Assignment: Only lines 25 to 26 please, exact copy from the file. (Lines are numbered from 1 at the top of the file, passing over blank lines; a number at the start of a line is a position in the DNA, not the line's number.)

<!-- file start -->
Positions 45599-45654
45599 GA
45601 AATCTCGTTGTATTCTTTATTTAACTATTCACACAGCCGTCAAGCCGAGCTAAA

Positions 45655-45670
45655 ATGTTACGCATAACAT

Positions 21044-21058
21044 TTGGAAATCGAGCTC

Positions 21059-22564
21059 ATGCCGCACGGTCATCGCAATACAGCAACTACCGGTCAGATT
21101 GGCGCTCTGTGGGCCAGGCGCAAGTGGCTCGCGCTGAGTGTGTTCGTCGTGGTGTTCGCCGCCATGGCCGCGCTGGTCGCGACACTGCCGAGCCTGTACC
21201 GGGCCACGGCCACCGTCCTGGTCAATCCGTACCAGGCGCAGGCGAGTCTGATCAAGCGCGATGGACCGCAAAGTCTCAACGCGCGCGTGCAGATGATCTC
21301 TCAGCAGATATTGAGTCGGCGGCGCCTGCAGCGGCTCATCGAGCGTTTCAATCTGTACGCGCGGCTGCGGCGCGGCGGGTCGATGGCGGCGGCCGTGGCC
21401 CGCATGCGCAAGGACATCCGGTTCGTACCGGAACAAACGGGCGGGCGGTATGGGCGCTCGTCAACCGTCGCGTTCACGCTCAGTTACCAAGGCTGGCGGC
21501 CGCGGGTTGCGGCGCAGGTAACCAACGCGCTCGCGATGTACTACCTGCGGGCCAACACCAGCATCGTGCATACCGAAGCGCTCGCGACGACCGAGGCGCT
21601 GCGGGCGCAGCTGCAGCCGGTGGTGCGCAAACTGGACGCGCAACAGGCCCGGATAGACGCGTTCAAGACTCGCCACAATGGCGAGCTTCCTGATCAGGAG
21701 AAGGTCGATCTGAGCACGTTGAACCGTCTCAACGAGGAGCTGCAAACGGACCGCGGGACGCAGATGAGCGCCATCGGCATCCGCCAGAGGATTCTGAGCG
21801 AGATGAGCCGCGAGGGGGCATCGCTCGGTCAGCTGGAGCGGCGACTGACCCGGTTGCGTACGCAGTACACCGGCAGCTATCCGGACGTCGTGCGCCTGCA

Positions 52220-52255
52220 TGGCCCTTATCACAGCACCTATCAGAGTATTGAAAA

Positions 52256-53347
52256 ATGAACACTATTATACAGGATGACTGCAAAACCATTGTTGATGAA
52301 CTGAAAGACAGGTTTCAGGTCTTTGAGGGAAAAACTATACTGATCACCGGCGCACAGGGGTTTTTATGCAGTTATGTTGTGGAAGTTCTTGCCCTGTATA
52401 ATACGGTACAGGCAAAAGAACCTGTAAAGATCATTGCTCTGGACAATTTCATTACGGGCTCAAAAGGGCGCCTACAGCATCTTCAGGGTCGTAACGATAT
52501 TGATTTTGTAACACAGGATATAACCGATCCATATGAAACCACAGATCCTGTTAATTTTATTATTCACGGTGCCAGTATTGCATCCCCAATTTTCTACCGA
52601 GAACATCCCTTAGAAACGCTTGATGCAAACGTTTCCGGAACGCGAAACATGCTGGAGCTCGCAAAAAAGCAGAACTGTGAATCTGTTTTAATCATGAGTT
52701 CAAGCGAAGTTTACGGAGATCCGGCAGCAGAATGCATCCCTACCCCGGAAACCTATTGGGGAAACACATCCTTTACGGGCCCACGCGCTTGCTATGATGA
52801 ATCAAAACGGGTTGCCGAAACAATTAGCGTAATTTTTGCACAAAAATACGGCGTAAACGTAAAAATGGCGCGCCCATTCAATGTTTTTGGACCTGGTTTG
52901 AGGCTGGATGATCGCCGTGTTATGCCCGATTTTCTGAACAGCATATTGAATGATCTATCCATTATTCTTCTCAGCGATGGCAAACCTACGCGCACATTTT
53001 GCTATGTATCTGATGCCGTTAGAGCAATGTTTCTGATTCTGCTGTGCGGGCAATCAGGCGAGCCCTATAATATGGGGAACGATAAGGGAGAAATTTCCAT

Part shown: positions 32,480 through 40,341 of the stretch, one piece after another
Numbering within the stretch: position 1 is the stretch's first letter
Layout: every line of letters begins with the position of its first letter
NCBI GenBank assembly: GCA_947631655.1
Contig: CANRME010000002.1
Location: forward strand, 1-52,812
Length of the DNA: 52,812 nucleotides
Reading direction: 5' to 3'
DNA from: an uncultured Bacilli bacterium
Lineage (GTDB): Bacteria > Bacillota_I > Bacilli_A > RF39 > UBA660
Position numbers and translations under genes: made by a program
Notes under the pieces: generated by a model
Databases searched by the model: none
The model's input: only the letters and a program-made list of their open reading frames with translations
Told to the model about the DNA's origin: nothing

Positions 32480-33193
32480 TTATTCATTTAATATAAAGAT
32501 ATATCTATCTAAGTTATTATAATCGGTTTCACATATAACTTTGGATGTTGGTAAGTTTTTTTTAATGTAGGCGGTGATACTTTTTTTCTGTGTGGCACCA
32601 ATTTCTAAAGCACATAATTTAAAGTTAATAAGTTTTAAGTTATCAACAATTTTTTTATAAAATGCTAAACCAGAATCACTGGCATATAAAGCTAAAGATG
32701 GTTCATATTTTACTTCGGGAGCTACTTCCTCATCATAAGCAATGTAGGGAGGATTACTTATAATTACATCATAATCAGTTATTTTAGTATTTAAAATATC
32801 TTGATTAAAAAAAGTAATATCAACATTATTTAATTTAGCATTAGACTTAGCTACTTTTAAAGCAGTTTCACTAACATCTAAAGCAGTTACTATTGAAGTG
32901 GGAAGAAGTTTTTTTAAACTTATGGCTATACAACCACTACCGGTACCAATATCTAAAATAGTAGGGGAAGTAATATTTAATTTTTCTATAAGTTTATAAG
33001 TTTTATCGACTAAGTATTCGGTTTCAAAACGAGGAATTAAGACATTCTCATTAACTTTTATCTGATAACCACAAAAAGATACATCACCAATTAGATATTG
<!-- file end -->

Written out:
52601 GAACATCCCTTAGAAACGCTTGATGCAAACGTTTCCGGAACGCGAAACATGCTGGAGCTCGCAAAAAAGCAGAACTGTGAATCTGTTTTAATCATGAGTT
52701 CAAGCGAAGTTTACGGAGATCCGGCAGCAGAATGCATCCCTACCCCGGAAACCTATTGGGGAAACACATCCTTTACGGGCCCACGCGCTTGCTATGATGA